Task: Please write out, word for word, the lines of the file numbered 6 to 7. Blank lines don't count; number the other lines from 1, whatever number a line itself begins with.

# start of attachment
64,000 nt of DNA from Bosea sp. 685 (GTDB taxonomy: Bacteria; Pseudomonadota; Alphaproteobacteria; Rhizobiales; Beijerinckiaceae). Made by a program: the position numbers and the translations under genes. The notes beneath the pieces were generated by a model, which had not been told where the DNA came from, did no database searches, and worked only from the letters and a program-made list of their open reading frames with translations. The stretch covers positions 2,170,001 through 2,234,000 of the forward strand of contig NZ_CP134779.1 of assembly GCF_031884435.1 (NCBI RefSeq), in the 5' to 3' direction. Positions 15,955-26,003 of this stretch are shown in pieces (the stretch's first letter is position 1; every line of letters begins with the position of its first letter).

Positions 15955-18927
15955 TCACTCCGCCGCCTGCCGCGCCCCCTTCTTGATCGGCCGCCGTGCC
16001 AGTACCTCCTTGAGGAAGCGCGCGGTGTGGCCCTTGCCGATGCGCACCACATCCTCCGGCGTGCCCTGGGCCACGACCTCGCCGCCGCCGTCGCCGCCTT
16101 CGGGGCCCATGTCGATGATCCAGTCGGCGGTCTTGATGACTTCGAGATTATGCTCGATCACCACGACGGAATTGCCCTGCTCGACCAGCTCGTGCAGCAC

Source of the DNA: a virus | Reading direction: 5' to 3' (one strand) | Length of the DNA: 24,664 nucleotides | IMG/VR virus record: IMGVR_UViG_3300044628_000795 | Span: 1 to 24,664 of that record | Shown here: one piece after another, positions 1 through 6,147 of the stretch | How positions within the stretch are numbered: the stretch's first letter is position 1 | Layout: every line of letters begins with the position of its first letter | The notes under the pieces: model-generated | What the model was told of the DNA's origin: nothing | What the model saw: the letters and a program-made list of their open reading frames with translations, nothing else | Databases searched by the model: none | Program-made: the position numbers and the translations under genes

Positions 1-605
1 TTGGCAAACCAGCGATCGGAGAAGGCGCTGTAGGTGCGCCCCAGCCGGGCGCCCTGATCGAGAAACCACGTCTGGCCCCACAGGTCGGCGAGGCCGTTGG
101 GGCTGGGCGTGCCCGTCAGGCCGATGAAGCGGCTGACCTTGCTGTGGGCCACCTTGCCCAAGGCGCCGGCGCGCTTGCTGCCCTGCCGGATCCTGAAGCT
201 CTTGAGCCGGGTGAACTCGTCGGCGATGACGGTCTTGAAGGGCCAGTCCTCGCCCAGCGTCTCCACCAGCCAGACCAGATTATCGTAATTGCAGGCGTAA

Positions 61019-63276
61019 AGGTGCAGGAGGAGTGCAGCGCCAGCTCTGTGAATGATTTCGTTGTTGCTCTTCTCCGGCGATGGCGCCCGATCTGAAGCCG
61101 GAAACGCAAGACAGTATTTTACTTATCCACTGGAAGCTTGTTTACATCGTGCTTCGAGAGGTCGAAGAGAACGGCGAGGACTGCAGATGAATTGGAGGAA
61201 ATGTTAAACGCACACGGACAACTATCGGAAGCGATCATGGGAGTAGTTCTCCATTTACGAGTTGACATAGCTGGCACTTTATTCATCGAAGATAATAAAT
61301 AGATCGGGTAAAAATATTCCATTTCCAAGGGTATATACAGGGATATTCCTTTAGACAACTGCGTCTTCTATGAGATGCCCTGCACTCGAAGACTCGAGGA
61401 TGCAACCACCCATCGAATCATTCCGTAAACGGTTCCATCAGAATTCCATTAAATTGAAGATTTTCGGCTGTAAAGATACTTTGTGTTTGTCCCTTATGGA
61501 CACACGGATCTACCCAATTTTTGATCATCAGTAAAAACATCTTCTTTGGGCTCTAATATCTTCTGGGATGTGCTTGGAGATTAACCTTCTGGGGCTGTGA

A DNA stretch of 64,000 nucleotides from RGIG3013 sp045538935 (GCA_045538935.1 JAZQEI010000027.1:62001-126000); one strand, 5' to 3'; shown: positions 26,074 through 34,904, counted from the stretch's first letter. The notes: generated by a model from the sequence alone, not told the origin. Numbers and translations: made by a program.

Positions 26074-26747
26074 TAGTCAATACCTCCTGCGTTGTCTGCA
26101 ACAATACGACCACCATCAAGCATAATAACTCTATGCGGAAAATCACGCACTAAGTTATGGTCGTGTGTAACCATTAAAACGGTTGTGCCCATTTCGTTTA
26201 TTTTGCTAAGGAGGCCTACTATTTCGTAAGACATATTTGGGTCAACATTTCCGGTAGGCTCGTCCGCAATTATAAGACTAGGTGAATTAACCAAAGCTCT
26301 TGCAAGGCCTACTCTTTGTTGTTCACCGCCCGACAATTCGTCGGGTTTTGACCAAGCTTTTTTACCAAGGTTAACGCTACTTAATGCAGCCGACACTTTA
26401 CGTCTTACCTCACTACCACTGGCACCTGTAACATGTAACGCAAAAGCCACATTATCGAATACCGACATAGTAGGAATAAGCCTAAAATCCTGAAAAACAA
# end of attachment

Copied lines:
Source of the DNA: a virus | Reading direction: 5' to 3' (one strand) | Length of the DNA: 24,664 nucleotides | IMG/VR virus record: IMGVR_UViG_3300044628_000795 | Span: 1 to 24,664 of that record | Shown here: one piece after another, positions 1 through 6,147 of the stretch | How positions within the stretch are numbered: the stretch's first letter is position 1 | Layout: every line of letters begins with the position of its first letter | The notes under the pieces: model-generated | What the model was told of the DNA's origin: nothing | What the model saw: the letters and a program-made list of their open reading frames with translations, nothing else | Databases searched by the model: none | Program-made: the position numbers and the translations under genes

Positions 1-605